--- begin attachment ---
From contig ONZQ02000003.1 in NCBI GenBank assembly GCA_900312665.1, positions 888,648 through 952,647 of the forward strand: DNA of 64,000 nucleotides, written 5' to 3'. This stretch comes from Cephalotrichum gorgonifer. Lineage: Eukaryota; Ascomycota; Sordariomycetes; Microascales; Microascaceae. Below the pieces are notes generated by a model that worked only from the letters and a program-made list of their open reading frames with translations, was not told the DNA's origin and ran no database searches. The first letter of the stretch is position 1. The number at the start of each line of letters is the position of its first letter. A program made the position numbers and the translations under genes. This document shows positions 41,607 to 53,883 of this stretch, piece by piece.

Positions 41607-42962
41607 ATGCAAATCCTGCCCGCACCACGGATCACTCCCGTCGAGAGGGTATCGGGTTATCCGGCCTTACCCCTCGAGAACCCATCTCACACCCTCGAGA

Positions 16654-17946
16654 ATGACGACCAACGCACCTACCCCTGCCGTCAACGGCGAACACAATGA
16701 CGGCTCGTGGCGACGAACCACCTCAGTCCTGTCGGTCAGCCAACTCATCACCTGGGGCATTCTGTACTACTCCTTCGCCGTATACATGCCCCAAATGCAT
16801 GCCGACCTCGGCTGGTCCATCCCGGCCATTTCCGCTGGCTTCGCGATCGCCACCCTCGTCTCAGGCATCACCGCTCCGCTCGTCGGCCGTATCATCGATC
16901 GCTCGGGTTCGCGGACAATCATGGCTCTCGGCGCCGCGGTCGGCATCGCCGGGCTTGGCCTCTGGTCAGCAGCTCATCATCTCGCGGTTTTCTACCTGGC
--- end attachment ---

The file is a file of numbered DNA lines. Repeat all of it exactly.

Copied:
From contig ONZQ02000003.1 in NCBI GenBank assembly GCA_900312665.1, positions 888,648 through 952,647 of the forward strand: DNA of 64,000 nucleotides, written 5' to 3'. This stretch comes from Cephalotrichum gorgonifer. Lineage: Eukaryota; Ascomycota; Sordariomycetes; Microascales; Microascaceae. Below the pieces are notes generated by a model that worked only from the letters and a program-made list of their open reading frames with translations, was not told the DNA's origin and ran no database searches. The first letter of the stretch is position 1. The number at the start of each line of letters is the position of its first letter. A program made the position numbers and the translations under genes. This document shows positions 41,607 to 53,883 of this stretch, piece by piece.

Positions 41607-42962
41607 ATGCAAATCCTGCCCGCACCACGGATCACTCCCGTCGAGAGGGTATCGGGTTATCCGGCCTTACCCCTCGAGAACCCATCTCACACCCTCGAGA

Positions 16654-17946
16654 ATGACGACCAACGCACCTACCCCTGCCGTCAACGGCGAACACAATGA
16701 CGGCTCGTGGCGACGAACCACCTCAGTCCTGTCGGTCAGCCAACTCATCACCTGGGGCATTCTGTACTACTCCTTCGCCGTATACATGCCCCAAATGCAT
16801 GCCGACCTCGGCTGGTCCATCCCGGCCATTTCCGCTGGCTTCGCGATCGCCACCCTCGTCTCAGGCATCACCGCTCCGCTCGTCGGCCGTATCATCGATC
16901 GCTCGGGTTCGCGGACAATCATGGCTCTCGGCGCCGCGGTCGGCATCGCCGGGCTTGGCCTCTGGTCAGCAGCTCATCATCTCGCGGTTTTCTACCTGGC